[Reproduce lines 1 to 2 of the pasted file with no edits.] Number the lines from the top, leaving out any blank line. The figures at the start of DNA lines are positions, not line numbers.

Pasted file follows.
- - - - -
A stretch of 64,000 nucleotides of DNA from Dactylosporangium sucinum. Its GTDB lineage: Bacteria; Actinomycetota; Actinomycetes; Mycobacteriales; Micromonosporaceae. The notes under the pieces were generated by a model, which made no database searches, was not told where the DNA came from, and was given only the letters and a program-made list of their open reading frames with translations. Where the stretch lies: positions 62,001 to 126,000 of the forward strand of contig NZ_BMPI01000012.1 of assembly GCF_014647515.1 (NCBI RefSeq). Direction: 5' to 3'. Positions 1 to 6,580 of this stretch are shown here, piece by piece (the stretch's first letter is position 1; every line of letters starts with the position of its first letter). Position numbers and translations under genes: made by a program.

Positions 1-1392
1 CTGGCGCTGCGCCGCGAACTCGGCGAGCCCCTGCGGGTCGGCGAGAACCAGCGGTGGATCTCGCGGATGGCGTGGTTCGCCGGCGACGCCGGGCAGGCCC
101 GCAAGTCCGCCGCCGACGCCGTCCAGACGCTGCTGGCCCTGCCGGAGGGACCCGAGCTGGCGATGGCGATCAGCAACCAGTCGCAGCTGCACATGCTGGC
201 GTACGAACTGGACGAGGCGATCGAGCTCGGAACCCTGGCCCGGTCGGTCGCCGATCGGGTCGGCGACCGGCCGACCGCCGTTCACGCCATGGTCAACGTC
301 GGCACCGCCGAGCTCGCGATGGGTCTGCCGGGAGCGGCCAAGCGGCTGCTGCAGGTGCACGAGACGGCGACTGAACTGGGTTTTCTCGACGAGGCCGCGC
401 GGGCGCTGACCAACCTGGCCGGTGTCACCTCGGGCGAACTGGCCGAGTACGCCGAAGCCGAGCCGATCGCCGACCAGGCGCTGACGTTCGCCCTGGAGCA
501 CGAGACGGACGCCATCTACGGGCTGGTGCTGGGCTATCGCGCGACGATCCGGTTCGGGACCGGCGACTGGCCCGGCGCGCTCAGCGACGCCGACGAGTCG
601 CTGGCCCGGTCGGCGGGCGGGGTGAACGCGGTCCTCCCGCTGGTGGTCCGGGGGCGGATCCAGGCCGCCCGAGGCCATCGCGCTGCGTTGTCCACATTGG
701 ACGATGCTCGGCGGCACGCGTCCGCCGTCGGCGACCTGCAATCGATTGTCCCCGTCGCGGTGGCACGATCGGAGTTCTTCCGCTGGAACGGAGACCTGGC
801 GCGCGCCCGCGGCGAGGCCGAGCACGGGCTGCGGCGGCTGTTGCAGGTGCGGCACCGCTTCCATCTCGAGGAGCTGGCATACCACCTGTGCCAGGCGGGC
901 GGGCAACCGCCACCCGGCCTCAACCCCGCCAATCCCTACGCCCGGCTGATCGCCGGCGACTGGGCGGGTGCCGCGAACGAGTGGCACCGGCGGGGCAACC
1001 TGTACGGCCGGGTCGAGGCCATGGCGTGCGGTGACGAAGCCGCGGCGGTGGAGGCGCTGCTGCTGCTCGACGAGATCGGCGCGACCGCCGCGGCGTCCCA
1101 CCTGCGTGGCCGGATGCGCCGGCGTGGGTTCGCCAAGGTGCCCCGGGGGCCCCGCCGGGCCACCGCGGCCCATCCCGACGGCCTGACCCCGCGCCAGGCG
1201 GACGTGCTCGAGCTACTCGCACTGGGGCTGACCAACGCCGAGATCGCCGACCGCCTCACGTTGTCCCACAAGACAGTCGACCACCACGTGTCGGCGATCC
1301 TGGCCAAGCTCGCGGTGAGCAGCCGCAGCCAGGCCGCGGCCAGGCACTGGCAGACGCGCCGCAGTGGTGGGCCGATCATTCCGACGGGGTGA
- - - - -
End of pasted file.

A stretch of 64,000 nucleotides of DNA from Dactylosporangium sucinum. Its GTDB lineage: Bacteria; Actinomycetota; Actinomycetes; Mycobacteriales; Micromonosporaceae. The notes under the pieces were generated by a model, which made no database searches, was not told where the DNA came from, and was given only the letters and a program-made list of their open reading frames with translations. Where the stretch lies: positions 62,001 to 126,000 of the forward strand of contig NZ_BMPI01000012.1 of assembly GCF_014647515.1 (NCBI RefSeq). Direction: 5' to 3'. Positions 1 to 6,580 of this stretch are shown here, piece by piece (the stretch's first letter is position 1; every line of letters starts with the position of its first letter). Position numbers and translations under genes: made by a program.

Positions 1-1392